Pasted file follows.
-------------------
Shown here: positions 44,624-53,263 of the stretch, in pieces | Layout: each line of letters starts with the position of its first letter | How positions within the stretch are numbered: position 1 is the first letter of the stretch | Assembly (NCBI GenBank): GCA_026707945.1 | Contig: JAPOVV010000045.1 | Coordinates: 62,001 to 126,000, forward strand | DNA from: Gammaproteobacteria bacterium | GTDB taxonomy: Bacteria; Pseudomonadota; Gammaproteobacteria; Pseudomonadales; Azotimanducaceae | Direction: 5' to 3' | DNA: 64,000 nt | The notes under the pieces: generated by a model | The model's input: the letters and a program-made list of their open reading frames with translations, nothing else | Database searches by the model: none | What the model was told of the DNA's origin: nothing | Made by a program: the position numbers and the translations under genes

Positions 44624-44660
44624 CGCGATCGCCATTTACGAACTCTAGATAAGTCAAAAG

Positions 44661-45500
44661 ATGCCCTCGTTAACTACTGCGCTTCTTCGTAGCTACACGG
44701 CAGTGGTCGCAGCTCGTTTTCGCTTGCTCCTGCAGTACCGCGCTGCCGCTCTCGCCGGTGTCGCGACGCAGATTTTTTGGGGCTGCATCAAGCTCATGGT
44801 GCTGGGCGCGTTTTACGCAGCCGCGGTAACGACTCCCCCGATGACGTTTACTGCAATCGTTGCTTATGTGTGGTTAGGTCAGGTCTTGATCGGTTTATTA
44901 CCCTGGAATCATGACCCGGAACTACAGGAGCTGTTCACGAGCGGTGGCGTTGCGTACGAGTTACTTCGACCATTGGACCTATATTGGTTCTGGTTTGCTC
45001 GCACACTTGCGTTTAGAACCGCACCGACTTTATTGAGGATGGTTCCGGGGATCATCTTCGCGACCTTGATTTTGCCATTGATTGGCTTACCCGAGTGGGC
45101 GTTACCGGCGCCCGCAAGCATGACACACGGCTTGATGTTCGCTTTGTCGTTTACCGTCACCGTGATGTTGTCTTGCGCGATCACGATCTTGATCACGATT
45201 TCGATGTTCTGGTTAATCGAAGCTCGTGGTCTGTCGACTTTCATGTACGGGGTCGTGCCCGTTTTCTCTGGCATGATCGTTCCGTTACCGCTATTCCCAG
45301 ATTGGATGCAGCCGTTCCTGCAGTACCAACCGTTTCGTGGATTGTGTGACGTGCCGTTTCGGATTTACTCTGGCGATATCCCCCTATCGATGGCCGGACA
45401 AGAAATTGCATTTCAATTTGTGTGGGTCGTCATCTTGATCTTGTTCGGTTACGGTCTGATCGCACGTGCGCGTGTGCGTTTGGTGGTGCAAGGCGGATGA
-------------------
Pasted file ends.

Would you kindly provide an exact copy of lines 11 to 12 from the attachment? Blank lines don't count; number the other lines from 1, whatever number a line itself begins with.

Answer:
45201 TCGATGTTCTGGTTAATCGAAGCTCGTGGTCTGTCGACTTTCATGTACGGGGTCGTGCCCGTTTTCTCTGGCATGATCGTTCCGTTACCGCTATTCCCAG
45301 ATTGGATGCAGCCGTTCCTGCAGTACCAACCGTTTCGTGGATTGTGTGACGTGCCGTTTCGGATTTACTCTGGCGATATCCCCCTATCGATGGCCGGACA